In addition, the bill gives Geithner the authority to decide what pay is "unreasonable" or "excessive." And it directs the Treasury Department to come up with a method to evaluate "the performance of the individual executive or employee to whom the payment relates."
The bill passed the Financial Services Committee last week, 38 to 22, on a nearly party-line vote. (All Democrats voted for it, and all Republicans, with the exception of Reps. Ed Royce of California and Walter Jones of North Carolina, voted against it.)
The legislation is expected to come before the full House for a vote this week, and, just like the AIG bill, its scope and retroactivity trouble a number of Republicans. "It's just a bad reaction to what has been going on with AIG," Rep. Scott Garrett of New Jersey, a committee member, told me. Garrett is particularly concerned with the new powers that would be given to the Treasury Secretary, who just last week proposed giving the government extensive new regulatory authority. "This is a growing concern, that the powers of the Treasury in this area, along with what Geithner was looking for last week, are mind boggling," Garrett said.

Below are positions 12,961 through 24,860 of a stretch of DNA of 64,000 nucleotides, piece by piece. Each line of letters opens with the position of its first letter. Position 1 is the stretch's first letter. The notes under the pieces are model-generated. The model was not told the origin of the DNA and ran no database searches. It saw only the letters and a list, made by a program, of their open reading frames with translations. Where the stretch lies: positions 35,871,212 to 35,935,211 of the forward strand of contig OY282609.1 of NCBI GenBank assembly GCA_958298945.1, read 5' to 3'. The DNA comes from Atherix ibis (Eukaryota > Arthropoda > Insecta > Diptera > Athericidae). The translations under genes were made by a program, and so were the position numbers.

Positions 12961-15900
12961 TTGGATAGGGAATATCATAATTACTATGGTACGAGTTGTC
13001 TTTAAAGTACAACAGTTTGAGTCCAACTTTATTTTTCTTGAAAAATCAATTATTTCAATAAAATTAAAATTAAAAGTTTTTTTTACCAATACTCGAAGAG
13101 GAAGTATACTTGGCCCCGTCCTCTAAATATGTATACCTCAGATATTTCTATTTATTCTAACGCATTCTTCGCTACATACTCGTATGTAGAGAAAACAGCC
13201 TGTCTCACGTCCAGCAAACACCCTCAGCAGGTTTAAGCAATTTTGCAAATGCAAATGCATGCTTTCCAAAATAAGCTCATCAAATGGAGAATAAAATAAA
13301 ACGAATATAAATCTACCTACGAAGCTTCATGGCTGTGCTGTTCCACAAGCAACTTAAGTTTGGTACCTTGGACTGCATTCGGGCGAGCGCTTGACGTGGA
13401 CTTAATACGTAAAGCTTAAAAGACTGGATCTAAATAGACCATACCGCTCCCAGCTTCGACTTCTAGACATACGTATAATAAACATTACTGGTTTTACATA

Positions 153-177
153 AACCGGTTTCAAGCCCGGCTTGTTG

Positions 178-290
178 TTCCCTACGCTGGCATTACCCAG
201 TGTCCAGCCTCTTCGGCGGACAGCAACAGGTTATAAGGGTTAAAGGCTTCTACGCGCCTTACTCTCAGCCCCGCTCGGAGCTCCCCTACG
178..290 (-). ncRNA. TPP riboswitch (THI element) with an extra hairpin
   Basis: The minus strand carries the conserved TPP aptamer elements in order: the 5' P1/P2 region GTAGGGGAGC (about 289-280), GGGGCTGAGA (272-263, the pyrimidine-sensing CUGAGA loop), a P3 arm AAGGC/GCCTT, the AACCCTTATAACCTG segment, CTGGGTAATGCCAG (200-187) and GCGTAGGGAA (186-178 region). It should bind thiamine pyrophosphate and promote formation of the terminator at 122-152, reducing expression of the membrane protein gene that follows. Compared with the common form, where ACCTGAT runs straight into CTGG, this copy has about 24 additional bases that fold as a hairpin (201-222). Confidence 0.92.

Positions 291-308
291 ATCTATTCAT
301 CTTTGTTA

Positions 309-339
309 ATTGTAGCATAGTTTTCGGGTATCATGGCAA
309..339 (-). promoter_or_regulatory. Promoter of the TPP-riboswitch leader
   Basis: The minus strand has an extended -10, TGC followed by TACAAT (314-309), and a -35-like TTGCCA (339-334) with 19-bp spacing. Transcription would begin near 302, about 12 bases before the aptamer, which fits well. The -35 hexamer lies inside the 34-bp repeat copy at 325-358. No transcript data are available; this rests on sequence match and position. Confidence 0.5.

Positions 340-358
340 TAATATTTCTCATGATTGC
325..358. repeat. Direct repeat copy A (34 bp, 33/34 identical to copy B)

Rep. Alan Grayson, the Florida Democrat who wrote the bill, told me its basic message is "you should not get rich off public money, and you should not get rich off of abject failure." Grayson expects the bill to pass the House, and as we talked, he framed the issue in a way to suggest that virtuous lawmakers will vote for it, while corrupt lawmakers will vote against it.
"This bill will show which Republicans are so much on the take from the financial services industry that they're willing to actually bless compensation that has no bearing on performance and is excessive and unreasonable," Grayson said. "We'll find out who are the people who understand that the public's money needs to be protected, and who are the people who simply want to suck up to their patrons on Wall Street."
After the AIG bonus tax bill was passed, some members of the House privately expressed regret for having supported it and were quietly relieved when the White House and Senate leadership sent it to an unceremonious death. But populist rage did not die with it, and now the House is preparing to do it all again. "
Byron York, The Examiner’s chief political correspondent, can be contacted at email@example.com. His column appears Tuesday and Friday, and his stories and blog posts can be read daily at ExaminerPolitics.com. "